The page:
What kind of training do loading dock workers need?
The loading dock is one of the most dangerous areas in a warehouse. About a quarter of all industrial accidents happen there – and for every one of those, there are about 600 near misses. It is also estimated that forklifts, motorized pallet jacks, or lift trucks cause more than 100,000 injuries every year.
Despite these risks, there is no formal training required for workers to carry out tasks on the loading dock. The exception is lift truck operators, who must be trained and certified. There is, however, plenty of worksite-specific training that every loading dock worker should be well versed in, even if they never go near a forklift.
Some of the responsibilities of loading dock workers include:
- Preparing docks for incoming freight
- Loading and unloading cargo
- Using material handling equipment like forklifts, hand trucks, pallet jacks, and cranes
- Housekeeping around the dock area
Given these responsibilities and their associated risks, here are four of the most important things the training should cover.
1. Common Loading Dock Hazards and Hazard-Causing Behaviors
The five hazards most commonly found in and around loading docks can be abbreviated as FACTS:
- Forklifts (and other motorized vehicles) – Safety around pedestrians, dock edges, daily inspections
- Attention and alertness – Awareness of the dangers of fatigue and how to stay safe in a fast-paced environment
- Carbon monoxide (CO) – An understanding of the risks associated with the CO emissions from trucks and what to do if the CO alarm sounds
- Trailer creep – The importance of wheel chocking and how to ensure trailers are properly secured
- Slips, trips, and falls – Identifying slip, trip, and fall hazards and the housekeeping practices that minimize them
Training should cover what the hazards are, why they should be taken seriously, and what to do about them. To ensure maximum compliance with safety rules and safe working procedures, workers need to not only know safe working procedures but also understand why they matter.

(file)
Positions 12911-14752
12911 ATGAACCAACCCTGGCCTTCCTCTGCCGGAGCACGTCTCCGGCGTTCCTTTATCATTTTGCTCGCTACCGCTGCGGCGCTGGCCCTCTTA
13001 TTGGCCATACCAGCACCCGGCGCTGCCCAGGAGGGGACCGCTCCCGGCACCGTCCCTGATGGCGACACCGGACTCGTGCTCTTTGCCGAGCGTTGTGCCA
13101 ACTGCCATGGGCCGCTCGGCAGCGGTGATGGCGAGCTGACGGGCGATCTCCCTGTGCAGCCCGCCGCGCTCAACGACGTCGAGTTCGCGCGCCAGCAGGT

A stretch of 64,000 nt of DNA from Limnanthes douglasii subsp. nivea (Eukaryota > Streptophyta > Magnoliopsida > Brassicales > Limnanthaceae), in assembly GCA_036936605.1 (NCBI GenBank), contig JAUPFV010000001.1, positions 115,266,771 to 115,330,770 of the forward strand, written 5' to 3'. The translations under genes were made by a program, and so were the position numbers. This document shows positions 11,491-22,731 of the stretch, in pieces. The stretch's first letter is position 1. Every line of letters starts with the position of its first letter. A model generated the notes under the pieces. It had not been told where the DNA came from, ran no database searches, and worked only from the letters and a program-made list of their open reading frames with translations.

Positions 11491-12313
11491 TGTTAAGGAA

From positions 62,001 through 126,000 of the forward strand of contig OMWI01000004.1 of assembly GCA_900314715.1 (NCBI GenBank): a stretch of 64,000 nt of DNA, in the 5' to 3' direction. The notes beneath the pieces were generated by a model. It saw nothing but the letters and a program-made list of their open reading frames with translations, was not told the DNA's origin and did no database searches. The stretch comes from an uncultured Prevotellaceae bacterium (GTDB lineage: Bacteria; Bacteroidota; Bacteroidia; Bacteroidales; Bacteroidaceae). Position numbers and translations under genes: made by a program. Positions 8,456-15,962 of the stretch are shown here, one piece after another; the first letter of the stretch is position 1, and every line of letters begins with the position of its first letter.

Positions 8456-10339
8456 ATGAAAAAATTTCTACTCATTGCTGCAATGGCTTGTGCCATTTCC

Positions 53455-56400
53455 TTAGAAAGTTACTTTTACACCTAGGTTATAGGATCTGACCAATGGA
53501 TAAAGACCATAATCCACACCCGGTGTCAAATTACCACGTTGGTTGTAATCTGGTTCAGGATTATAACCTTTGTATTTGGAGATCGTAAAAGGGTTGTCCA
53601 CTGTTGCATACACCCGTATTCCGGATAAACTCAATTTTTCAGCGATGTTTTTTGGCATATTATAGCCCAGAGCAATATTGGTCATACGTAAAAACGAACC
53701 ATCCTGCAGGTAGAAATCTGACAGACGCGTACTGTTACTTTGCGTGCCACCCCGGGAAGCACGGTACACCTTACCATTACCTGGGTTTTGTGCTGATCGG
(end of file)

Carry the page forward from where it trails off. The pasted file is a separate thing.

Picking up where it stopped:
2. The Correct Use of PPE
It may be the last line of defense against loading dock hazards, but PPE still needs to be taken very seriously.
Workers need to understand what equipment they need, when they need to use it, and how to use it properly. Common PPE used on the loading dock includes hi-vis safety vests, gloves, safety boots, and eye and ear protection.
3. Keeping Pedestrians Safe
Lift trucks and trailers are common in warehouses and they often work alongside people on foot. Training for dock workers who operate lift trucks should cover how to protect the pedestrians around them. This can include the use of barriers, effective communication methods, as well as tips to ensure that anyone working on foot can remain alert at all times.
(See A Primer on Forklift Hang Signals for more details)
4. Emergency Protocols and Procedures
Workers should be aware of the location of emergency equipment and the right way to use it. This includes fire extinguishers, spill kits, first aid kits, eyewash stations, and alarms.
Workers should also be taught to ensure that loading or unloading activities never interfere with emergency egress routes. This includes being mindful of where boxes are stacked, pallets are placed, and lift trucks are parked.
All workers should understand what to do in case of an emergency. Training should include both what to do and who to talk to, since communication and a clear chain of command are critical during an emergency.
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